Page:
Energy subsidies are widespread among OECD and non-OECD countries and exist for all energy types. Governments often give noble and legitimate rationales for the introduction and continuation of various energy subsidies, but the reality of energy subsidy policies is nearly always more complex than the stated rationale. Governments have tried to balance the energy trilemma by implementing several types of energy subsidies at once. This has resulted in a complex political economy of pervasive subsidies across energy production and consumption. Even when some policy priorities clearly change, the phasing out of existing subsidies may prove politically challenging when powerful vested interest groups exercise their influence over governmental decision-making. This chapter goes in depth on the types, size, objectives, and politics of subsidies to fossil fuel consumption and production and those to renewable electricity.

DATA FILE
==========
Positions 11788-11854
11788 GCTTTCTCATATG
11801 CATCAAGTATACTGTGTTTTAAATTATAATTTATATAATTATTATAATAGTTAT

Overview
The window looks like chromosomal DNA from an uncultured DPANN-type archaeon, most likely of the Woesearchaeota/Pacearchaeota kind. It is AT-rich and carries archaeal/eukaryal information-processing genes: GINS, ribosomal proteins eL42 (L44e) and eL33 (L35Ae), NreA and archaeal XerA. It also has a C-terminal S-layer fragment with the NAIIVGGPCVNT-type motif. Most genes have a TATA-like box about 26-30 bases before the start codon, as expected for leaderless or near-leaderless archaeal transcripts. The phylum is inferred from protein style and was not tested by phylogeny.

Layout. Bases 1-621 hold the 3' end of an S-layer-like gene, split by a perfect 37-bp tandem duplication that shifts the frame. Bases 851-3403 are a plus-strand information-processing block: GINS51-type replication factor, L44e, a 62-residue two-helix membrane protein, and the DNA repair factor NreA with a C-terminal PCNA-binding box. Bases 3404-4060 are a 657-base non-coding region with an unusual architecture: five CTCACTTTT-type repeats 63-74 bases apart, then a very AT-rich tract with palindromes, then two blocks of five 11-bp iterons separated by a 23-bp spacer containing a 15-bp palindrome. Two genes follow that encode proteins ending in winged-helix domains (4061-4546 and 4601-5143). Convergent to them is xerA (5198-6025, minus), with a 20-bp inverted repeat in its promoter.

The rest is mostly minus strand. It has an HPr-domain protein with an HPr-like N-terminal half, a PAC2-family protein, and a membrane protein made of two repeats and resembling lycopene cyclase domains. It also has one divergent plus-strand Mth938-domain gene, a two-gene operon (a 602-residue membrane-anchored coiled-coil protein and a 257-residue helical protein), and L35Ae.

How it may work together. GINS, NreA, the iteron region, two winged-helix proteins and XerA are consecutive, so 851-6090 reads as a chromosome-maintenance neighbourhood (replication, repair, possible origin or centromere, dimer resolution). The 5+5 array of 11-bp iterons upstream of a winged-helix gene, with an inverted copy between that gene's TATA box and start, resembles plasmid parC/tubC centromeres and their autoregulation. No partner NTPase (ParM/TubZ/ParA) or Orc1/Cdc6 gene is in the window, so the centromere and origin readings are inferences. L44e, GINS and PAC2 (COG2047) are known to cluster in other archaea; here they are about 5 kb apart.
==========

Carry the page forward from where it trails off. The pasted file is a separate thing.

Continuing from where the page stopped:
This report examines the prospects of supplying gas from the Eastern Mediterranean to Europe from a technical, geopolitical, and economic perspective.
On January 25, 2023, the Center on Global Energy Policy (CGEP), Columbia University SIPA, hosted...
Achieving the goal of net-zero greenhouse gas emissions by 2050 requires a substantial reduction in the share of high-emitting fossil fuels in primary energy consumption.